The simple recovery model refers to backing up just the database, using full and optionally differential database
backups as described above. Database recovery is to the point of most recent backup. This is the simplest recovery
model to manage because only the database is involved. Transactions subsequent to a backup are not logged or
backed up until the next database backup.
Because transactions are not logged, changes since the last database backup are lost when restoring from backup.
The simple recovery model therefore has the greatest exposure to potential data loss.
The simple recovery model is appropriate to use when:

The backup/restore process must be simple

The database is relatively small, allowing for backups that are frequent enough for your organization

There are not extensive data modifications between backups

You can accept the loss of changes since the last backup

Restoring an SQL database in the simple recovery model


Restoring a SQL database in the simple recovery model involves the following steps. Please contact Follett Software
Technical Support for specific assistance you need to restore your Destiny system.
If restoring to a new SQL Server installation:

Restore and recover the "master" database.

To restore a database that is configured under the simple recovery model:

Restore the most recent full database backup

Restore the most recent differential database backup, if any

"Recover" the database Make it ready for use.

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The following sequence represents a schedule with weekly full backups and nightly differential backups:

Full
1 Full
1

Log
Log
1 ... 6
...

Weekend full
backup full
Weekend
backup

Diff
Log
Log
1 Diff 7 . . . 12
...
1

Diff
2 Diff
2

Hourly
log backups

Log
13

Log
14

Nightly
differential
Nightly
backups
full or
differential
backups

To restore this SQL database


1. Restore in order:
o The latest full backup (Full 1)
o The latest differential backup, if any (Diff 2)
2. "Recover" the database. This finalizes the restore and makes the database ready for use.

Full recovery model


The full recovery model provides protection that is more complete. Database changes are logged to the transaction log.
The transaction log is periodically backed up, allowing for full recovery of data to any point from the backup up to the
time of failure. The tradeoff is that the backup and restore process is more complex.
The full recovery model is appropriate to use when:

You need to ensure comprehensive data recovery up to the point of failure

You cannot afford to lose transactions that occur between database backups

You are willing to manage the additional complexity in the backup configuration and data recovery process

Transaction log
The transaction log is the key component in the full recovery model. This file, named *.LDF, saves transactions between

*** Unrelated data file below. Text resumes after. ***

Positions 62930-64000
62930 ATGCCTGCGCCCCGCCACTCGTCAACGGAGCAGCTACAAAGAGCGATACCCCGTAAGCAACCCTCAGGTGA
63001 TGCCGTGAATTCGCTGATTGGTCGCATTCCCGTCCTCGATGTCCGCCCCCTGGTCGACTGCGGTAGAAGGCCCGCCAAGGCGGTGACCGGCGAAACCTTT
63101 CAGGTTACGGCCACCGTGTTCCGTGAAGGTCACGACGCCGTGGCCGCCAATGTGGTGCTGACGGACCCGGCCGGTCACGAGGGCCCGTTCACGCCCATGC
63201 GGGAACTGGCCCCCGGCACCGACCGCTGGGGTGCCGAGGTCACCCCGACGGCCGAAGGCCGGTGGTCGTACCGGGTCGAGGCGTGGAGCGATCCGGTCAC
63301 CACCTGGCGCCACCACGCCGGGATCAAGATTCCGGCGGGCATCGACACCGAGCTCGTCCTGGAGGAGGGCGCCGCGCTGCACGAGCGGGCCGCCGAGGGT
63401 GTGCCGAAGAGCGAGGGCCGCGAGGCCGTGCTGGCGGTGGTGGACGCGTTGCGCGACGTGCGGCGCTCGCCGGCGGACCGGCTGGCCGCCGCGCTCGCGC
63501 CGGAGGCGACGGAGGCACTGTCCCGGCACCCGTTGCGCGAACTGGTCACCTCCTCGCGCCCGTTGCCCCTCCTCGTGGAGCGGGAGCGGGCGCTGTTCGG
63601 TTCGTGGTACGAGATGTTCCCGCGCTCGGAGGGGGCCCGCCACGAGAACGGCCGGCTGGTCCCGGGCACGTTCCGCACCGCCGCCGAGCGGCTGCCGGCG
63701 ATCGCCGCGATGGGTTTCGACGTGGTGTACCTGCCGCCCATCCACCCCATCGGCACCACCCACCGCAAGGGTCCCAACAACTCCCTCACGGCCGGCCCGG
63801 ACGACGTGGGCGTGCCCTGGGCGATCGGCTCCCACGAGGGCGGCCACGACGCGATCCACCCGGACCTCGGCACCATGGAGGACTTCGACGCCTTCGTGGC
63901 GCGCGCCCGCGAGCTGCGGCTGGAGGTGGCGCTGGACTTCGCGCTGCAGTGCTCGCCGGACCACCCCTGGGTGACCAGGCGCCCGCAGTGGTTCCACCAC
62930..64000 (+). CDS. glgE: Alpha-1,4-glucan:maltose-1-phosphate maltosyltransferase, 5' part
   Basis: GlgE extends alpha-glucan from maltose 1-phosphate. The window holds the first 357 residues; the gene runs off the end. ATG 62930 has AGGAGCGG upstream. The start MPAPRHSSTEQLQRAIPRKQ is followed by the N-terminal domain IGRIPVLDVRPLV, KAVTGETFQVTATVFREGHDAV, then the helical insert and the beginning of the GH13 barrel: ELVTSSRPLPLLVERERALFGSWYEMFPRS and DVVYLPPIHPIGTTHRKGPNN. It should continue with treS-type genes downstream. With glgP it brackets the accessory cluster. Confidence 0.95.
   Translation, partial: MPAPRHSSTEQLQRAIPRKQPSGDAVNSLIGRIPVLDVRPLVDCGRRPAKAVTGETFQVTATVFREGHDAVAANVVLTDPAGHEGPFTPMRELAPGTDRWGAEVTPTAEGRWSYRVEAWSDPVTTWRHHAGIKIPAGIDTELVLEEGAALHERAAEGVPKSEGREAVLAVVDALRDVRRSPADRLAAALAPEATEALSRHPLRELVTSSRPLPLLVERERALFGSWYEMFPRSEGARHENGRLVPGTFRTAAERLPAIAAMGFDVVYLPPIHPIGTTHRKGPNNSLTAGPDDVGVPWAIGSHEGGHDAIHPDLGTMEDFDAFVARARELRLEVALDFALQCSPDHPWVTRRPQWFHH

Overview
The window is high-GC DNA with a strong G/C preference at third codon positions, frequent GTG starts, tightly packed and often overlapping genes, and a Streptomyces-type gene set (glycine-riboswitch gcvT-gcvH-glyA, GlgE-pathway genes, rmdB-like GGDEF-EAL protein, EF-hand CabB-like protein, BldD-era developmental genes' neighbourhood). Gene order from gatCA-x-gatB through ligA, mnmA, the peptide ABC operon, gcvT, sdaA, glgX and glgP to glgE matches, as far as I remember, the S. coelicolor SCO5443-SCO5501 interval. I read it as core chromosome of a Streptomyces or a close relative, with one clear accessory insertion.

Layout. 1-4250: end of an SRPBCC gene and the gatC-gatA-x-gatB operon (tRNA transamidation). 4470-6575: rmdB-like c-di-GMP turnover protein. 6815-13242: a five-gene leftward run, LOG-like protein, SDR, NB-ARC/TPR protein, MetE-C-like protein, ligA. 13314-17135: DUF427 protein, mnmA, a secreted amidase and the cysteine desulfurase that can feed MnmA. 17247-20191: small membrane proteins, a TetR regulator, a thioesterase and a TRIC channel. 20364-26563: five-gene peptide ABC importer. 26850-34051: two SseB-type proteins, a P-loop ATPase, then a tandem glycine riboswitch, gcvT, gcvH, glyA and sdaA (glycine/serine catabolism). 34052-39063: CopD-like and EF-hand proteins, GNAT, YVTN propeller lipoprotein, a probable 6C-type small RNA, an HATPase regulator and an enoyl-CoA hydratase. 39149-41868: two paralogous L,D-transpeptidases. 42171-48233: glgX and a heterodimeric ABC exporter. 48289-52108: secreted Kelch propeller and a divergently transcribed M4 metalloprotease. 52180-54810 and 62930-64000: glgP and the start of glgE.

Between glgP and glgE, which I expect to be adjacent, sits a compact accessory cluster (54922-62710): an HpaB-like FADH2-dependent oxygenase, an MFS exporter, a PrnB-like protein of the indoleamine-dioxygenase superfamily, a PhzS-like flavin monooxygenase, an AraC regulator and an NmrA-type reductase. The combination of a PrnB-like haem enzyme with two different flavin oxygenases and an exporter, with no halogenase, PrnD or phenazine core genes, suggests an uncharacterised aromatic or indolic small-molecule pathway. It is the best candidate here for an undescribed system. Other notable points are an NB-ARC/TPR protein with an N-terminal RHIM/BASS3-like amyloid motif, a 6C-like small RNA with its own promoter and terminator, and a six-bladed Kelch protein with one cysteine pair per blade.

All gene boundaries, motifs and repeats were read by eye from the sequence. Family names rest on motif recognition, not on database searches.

database backups. When either a database backup or transaction log backup occurs, accumulated transactions in the
log are emptied ("truncated") and logging resumes.
Frequent transaction log backups provide recoverability if the transaction log itself is damaged. Because each log
backup contains only new transactions since the last log backup, the series of all log backups after the last database
backupthe "log chain"must be applied to the database backup during recovery.

Follett recommends hourly log backups while transactions are occurring.

Transaction log size settings


Frequent backups of the transaction log are absolutely essential to ensure that the transaction log does not grow too
large. If the transaction log grows so large that it fills available disk space, you will not be able to perform transactions
on your Destiny database. Additionally, SQL Server may mark the database as suspect. If you encounter this situation,
see the following Microsoft KnowledgeBase article, "A transaction log grows unexpectedly or becomes full on a
computer that is running SQL Server", at http://support.microsoft.com/kb/317375.
It is possible, but rare, for a transaction log to grow large even if there are frequent backups. This can occur in situations
where there are extremely large or uncommitted transactions. If SQL Server is unable to grow the transaction log and/or
reuse space in the log file, you can determine the cause by seeing the log_reuse_wait and log_reuse_wait_desc
columns of the sys.databases catalog in SQL Server 2005, SQL Server 2008, or SQL Server 2008 R2.
When a backup occurs, the transaction log is truncated. SQL Server retains and reuses the transaction log space rather
than shrinking the external LDF file. Transaction log auto-growth can be specified to grow by a percentage or by
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megabytes. This setting is database-specific and can be accessed in SQL Server Enterprise Manager or Management
Studio. Because SQL Server leaves the file at its own high-water mark, it is generally acceptable to have the
transaction log grow in absolute megabytes. Monitor the log file size on disk periodically to ensure backups are
preventing nonstop growth. Regular backups will keep this file to a fraction of the size of your database.
Shrinking the transaction log file is not a part of routine database administration. It takes resources to grow the log file,
so it is best left at its own high-water mark to avoid having to resize during high transaction activity. However, if you
have had an unusual event that caused large growth, such as if backups failed to run for a period of time, then there is
a mechanism in SQL Server to shrink the transaction log. For details on shrinking the log file, see
http://support.microsoft.com/kb/907511.
Further transaction log growth information can be found in SQL Server Books Online and in these Microsoft
KnowledgeBase articles:

Books Online "Backing up and Restoring Databases in SQL Server"


Microsoft SQL Server 2005 - http://msdn.microsoft.com/en-us/library/ms187048(SQL.90).aspx
Microsoft SQL Server 2008 - http://msdn.microsoft.com/en-us/library/ms187048(v=SQL.100).aspx
Microsoft SQL Server 2008 R2 - http://msdn.microsoft.com/en-us/library/ms187048(v=SQL.105).aspx